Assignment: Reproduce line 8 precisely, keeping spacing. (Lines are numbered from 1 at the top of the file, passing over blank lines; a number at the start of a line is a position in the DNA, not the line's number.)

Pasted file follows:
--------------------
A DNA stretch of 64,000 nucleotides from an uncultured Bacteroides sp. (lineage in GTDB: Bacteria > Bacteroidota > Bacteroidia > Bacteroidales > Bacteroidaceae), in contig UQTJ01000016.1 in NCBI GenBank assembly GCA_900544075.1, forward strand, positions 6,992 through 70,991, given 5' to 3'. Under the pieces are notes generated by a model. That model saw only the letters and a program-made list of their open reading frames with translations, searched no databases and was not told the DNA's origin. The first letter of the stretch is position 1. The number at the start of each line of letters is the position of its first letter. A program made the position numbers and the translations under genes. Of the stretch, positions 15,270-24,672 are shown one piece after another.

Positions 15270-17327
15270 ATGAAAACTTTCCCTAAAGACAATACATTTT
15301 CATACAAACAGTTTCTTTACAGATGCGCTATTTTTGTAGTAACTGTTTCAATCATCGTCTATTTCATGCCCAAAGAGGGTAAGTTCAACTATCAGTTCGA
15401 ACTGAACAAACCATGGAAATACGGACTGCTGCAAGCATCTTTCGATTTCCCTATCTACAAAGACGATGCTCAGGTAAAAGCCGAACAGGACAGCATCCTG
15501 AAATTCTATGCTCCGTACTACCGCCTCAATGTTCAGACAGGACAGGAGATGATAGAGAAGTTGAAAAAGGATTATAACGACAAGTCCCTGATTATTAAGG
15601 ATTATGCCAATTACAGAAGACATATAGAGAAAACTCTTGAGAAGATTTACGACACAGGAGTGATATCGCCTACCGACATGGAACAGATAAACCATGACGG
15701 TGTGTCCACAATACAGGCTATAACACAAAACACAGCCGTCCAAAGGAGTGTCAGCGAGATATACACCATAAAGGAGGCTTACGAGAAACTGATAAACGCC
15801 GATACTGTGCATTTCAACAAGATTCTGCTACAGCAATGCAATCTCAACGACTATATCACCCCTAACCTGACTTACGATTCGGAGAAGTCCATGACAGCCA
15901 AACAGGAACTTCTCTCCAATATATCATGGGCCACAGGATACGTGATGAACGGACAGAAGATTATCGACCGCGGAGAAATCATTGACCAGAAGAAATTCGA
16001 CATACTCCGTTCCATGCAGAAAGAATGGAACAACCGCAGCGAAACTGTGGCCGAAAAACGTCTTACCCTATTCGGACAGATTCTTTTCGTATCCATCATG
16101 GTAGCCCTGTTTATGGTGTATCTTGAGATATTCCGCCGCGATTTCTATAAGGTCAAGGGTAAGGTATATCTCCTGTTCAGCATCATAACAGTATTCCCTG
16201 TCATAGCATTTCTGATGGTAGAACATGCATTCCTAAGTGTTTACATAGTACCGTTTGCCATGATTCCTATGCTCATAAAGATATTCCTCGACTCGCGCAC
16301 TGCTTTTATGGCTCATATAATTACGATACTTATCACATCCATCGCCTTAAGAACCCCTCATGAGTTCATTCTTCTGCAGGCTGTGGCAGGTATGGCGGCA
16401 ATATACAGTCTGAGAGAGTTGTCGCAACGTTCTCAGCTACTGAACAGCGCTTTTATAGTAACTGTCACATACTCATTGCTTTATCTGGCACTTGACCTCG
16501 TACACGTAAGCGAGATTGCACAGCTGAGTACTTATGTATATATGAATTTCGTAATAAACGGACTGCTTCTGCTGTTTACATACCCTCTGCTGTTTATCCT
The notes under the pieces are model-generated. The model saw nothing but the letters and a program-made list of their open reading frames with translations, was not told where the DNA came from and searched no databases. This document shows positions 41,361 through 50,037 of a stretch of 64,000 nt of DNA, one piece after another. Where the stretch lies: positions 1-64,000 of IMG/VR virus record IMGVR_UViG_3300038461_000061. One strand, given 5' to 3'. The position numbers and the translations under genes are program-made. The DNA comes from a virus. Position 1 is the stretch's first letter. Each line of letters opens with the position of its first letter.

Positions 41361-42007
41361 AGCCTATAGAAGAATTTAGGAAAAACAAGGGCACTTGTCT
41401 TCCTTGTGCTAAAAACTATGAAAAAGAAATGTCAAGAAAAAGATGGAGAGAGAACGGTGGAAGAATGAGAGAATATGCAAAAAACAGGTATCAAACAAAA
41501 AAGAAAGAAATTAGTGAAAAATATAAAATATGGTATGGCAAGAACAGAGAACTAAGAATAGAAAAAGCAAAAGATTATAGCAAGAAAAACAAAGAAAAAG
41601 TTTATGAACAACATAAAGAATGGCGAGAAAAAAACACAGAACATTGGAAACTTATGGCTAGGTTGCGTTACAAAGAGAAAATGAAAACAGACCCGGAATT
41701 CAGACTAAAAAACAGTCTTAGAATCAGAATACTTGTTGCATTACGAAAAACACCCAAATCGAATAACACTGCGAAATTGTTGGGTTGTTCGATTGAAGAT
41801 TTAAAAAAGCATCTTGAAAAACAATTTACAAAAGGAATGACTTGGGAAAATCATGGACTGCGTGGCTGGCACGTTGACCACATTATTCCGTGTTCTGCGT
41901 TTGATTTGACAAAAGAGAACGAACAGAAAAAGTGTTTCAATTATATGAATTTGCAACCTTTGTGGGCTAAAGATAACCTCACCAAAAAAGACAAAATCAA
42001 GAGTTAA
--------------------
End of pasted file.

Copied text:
15701 TGTGTCCACAATACAGGCTATAACACAAAACACAGCCGTCCAAAGGAGTGTCAGCGAGATATACACCATAAAGGAGGCTTACGAGAAACTGATAAACGCC